As was revealed last year, Tencent’s popular mobile MOBA Arena of Valor (Honor of Kings in mainland China) is getting a Nintendo Switch port. With the closed beta beginning this week, gamers are starting to get the feel for the console’s first MOBA—and they’re liking what they’re seeing.
“I didn’t think that [a MOBA] could work on mobile, and then I played Arena of Valor on mobile and I was surprised at how well it worked, and then when they were talking about translating it over to Switch, I was kind of skeptical again,” says IGN’s Tom Marks. “But I think they’ve done a pretty good job of getting the experience over. It’s definitely something where I can actually picture myself playing a MOBA on a console now where that was never an idea I had.”
To be clear, there’s still some kinks to work out. The game’s current Switch roster being half that of the mobile version, for example. But it’s also in closed beta, and Tencent is saying the mobile and Switch ecosystems won’t be linked, eliminating concerns about competitive parity. Still, with praise towards the way the game handles on the Switch, it seems likely the title will have a significant following. With games like AoV starting to go cross-platform—and with gamers starting to embrace them—it’s time to consider where this leads the gaming industry.
The Switch is attracting every platform’s best games
Arena of Valor makes for an interesting case study within the gaming industry. The game’s popularity in China (with a record 200 million users) is remarkable, eventually leading to a global release. AoV also isn’t showing signs of slowing down anytime soon—the game added a Battle Royale mode last month and is getting a $500,000 World Cup in July.
And then, Tencent said it was coming to the Switch. Nintendo stock jumped more than 7% following the announcement. With praise coming from gaming analysts, AoV looks like it will be a mainstay for many gamers in the coming years.
The Switch’s ability to attract one of the top mobile games is certainly noteworthy, but made especially so by the attraction of another title: Fortnite . At E3, Epic Games and Nintendo revealed a partnership that saw the record-breaking PC title launch on the Nintendo Switch on the same day it was announced. Fortnite is easily the hottest game on the market right now, with significant viewership on Twitch, tons of players, and both Epic Games and Tencent promising substantial investment in the coming months.
Gaming platforms are merging
All of this begs a certain question that has been plaguing me of late: If one of the top mobile esports can make it on a console—and one of the top PC esports can make it on the same console—what’s the difference between platforms?
Seriously. Outside of control inputs, the barriers between gaming platforms are starting to break down. And, outside of a few niche areas, I’m not certain that’s a bad thing.
Before we get into it, let’s put to rest those niches. The clearest one is ultra-high-quality gaming graphics, where the PC platform will always be king. Consoles, and especially mobile platforms, can never match the raw processing power of a suped-up gaming computer.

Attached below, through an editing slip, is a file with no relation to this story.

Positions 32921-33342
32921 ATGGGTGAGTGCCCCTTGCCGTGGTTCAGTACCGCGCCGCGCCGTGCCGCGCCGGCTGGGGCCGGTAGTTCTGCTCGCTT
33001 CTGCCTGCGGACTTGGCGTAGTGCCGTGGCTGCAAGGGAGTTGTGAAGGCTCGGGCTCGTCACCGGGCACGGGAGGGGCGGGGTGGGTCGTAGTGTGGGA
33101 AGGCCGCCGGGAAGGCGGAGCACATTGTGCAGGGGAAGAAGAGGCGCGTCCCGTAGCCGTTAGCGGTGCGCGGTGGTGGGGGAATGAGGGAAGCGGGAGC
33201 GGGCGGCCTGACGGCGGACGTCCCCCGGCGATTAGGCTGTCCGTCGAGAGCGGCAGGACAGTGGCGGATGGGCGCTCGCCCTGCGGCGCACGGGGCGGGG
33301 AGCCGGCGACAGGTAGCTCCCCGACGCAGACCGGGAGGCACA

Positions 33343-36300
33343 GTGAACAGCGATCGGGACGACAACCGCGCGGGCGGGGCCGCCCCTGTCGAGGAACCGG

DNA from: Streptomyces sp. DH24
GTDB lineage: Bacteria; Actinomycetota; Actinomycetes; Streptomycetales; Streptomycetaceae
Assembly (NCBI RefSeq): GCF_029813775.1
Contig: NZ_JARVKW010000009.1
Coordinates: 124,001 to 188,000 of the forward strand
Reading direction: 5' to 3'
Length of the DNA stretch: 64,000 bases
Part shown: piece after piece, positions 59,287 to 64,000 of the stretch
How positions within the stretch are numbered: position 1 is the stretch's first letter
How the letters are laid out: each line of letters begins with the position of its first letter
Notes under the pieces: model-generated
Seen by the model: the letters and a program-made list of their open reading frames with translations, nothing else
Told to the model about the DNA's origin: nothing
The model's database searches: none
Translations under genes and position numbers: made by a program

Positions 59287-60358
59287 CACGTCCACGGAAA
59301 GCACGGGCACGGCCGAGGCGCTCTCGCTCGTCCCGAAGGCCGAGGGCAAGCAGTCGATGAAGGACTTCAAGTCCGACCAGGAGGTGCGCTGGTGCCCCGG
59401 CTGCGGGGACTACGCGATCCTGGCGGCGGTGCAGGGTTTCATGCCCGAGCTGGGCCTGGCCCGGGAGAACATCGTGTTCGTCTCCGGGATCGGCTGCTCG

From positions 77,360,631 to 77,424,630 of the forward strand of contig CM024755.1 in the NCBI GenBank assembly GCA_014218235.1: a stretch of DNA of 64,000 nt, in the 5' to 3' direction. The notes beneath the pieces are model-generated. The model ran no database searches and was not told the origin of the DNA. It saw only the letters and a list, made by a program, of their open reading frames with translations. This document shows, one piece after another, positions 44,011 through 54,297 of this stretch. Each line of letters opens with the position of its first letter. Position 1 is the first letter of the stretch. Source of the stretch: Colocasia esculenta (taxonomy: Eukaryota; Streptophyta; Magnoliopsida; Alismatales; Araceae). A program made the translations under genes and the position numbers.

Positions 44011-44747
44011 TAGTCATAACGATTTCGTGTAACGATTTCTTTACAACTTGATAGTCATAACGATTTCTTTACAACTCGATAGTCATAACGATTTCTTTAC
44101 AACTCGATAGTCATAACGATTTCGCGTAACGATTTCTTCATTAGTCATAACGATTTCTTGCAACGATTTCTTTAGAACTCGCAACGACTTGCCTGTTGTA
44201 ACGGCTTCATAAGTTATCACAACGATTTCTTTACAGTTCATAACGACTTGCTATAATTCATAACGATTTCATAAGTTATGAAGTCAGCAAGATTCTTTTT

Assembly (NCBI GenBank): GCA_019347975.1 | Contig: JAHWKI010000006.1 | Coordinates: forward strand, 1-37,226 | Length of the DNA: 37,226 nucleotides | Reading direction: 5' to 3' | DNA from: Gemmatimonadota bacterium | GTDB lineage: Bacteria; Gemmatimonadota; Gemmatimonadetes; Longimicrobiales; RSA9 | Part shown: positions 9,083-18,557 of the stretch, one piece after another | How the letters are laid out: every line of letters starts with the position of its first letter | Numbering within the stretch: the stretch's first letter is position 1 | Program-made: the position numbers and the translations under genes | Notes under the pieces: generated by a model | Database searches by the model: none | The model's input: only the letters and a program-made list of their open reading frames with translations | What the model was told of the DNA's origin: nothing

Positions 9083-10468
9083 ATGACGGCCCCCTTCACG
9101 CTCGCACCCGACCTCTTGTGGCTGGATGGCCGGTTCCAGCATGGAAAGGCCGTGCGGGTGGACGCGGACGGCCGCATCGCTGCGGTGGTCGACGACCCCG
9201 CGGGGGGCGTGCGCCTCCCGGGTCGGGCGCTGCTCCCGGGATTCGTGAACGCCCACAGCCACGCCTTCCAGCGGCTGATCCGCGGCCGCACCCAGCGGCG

Then, there’s the self-interest of console platform developers to keep in mind—they have a lot to lose if people can replace the console easily with a mobile device. In fact, one console developer is already acting to draw a wall between itself and the competition, affectionately dubbed by Polygon as “Sony’s Fortnite cross-play nightmare.”
Drivers of this merge
Looking past those differences, however, however, it’s clear a merger of sorts between gaming platforms is on the way. A number of games now have seen cross-platform development—Fortnite and AoV, yes, but also Hearthstone , Street Fighter , Rocket League , and others. Even for established PC games, developers are seeking to integrate into mobile forms, evidenced by World of Warcraft‘s Legion companion app, or Riot’s League Friends app.
Moving forward, especially for competitive games where the focus is on fast gameplay and visual clarity, development for multiple platforms is an obvious winner. The core concept is a simple one to understand: the more potential players a game can have, the more players a game can have. With Fortnite and AoV serving as clear examples, platforms don’t matter to core competitive gamers, gameplay does. And as barriers between controls on those platforms begin to break down, there is a clearly higher preference among gamers for playing a single game across a number of consoles than playing a number of games on a single console.
But that’s not all. Game streaming technology will serve to break down even platform processing barriers. A perfect personal example here: my device of preference for playing Blizzard Entertainment’s Diablo 3 is the portable Playstation Vita. Sony’s Remote Play feature on the PS4 allows you to stream any game from the console to its handheld brother. More and more platforms are using this or similar technologies—Valve’s Steam Link, Xbox’s game streaming feature, and any number of third-party PC remote apps, just to name a few.
The future of gaming is clear. oOtside of specific examples or games forced to be single platform by platform developers, game developers are opting to be inclusive of which platforms their games can be played on, especially for competitive titles. With mobile devices gaining not only specific development from developers to run top PC and console games, plus the advent of game streaming capabilities, there will likely be few barriers for playing top games on any device a gamer wants to.